Passerina amoena (Lazuli Bunting)

Male Lazuli Buntings are eye catching birds which really stand out in their usual breeding habitat of dry, shrubby, open areas, although for those with better hearing than mine it will possibly be the song that is noticed first, for these birds are extremely vocal during the breeding season, especially during the warmer times of the day when few other birds are singing. Superficially similar to Western Bluebirds, male Lazuli Buntings can be readily distinguished from them by their white wing bars, sturdy conical beak, and lighter blue plumage.
Females are trickier, and I must confess to never having positively identified a female Lazuli Bunting. They have an unstreaked brown back, unstreaked buffy chest, and the same white wingbars and thick conical beak as the males.
Lazuli Buntings usually begin to arrive in the southern parts of our region in late April, and most of them have left for their wintering grounds in Mexico by the end of August. During both spring and fall migration they may be found region wide, but during breeding season they are more common east of the Cascades in shrubby riparian areas, although they can be found on the westside in open, shrubby areas near water. They do not appear to like forested areas.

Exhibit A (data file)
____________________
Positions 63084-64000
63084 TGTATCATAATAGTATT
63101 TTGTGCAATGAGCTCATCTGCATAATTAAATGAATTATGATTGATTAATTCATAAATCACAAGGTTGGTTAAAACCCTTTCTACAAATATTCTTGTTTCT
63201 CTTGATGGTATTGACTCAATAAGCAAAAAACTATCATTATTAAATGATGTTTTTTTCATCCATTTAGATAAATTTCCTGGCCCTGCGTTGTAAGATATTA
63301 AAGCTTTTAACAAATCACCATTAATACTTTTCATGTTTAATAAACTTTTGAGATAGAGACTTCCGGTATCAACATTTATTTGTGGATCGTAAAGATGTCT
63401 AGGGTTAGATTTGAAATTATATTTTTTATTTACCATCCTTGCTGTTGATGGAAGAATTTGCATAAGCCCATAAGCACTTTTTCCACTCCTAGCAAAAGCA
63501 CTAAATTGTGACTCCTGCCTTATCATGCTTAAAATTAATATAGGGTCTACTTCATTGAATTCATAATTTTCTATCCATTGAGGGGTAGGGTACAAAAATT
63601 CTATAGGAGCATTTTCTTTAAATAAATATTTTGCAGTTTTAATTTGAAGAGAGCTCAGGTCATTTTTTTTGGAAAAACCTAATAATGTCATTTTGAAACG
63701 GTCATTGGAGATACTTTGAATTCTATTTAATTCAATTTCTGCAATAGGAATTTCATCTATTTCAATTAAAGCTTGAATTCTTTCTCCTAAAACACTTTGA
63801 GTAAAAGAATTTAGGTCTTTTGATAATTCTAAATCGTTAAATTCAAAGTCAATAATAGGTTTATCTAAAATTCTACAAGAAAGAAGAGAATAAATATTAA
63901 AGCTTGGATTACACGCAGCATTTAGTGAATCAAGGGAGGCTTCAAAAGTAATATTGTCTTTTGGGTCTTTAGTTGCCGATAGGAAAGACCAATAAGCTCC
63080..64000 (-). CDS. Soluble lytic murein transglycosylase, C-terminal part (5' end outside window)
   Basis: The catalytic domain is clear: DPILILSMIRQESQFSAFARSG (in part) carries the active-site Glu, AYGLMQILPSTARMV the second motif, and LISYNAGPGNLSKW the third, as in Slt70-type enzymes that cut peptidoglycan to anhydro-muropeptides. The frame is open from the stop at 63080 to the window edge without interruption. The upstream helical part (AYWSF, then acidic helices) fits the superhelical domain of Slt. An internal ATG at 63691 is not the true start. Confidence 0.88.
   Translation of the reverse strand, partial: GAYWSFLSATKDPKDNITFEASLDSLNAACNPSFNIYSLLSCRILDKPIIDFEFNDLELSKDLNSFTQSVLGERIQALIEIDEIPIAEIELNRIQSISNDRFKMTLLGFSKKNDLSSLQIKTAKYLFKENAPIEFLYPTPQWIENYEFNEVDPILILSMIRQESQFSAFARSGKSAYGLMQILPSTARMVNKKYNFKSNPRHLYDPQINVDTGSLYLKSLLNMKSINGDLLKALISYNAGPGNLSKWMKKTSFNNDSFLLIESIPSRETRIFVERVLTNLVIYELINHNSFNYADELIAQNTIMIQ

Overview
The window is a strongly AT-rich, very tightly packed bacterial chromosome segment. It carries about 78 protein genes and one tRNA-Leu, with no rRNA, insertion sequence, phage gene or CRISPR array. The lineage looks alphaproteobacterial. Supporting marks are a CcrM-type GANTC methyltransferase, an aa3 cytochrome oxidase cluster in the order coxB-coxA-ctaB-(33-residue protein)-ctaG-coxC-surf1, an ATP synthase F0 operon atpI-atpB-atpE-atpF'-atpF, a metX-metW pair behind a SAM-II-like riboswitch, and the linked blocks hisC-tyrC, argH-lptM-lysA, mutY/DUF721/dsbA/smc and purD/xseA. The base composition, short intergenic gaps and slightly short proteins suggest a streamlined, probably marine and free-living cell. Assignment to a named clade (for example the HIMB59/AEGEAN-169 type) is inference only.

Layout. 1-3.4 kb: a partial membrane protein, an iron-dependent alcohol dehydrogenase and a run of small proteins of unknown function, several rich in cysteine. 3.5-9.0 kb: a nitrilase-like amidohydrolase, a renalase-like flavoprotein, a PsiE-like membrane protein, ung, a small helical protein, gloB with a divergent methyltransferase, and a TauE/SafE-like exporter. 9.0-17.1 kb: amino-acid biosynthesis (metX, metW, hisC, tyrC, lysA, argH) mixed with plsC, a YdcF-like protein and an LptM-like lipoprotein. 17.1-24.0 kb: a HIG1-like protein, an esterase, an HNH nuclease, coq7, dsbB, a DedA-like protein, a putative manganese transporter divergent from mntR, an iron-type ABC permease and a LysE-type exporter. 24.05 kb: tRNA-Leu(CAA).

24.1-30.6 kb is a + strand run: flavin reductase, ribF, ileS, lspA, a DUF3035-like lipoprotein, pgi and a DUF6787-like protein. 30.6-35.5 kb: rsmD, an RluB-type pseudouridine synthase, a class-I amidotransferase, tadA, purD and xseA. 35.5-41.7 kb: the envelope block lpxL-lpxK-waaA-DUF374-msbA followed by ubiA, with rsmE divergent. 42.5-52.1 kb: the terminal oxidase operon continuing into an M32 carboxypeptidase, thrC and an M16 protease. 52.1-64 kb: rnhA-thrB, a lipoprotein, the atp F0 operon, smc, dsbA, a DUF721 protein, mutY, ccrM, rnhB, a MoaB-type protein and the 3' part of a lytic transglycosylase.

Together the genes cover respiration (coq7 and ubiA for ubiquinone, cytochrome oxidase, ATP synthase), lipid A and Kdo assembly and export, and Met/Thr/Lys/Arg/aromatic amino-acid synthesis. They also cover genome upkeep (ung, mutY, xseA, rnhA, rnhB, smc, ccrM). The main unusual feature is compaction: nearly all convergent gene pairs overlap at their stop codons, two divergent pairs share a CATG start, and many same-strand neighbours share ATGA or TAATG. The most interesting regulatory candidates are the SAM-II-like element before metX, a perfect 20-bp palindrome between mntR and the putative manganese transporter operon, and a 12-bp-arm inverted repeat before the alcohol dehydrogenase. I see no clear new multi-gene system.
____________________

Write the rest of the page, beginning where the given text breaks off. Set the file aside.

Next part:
They are omnivorous, feeding on seeds, berries, and insects, and will sometimes ‘hawk’ insects from perches, glean bugs from limbs, and perch on the stalks of seed bearing plants.
The male Lazuli Bunting shown here was photographed in Swakane Canyon, Chelan County, Washington.

Size- 5.5” tall.
Habitat- Open shrubby areas near water.
Range- Region wide during migration. More common east of the Cascades during breeding, but also found on the westside.
Eats- Seeds, berries, insects.
Flight Season- Usually arrives in late April, and departs for its wintering grounds in Mexico by the end of August.

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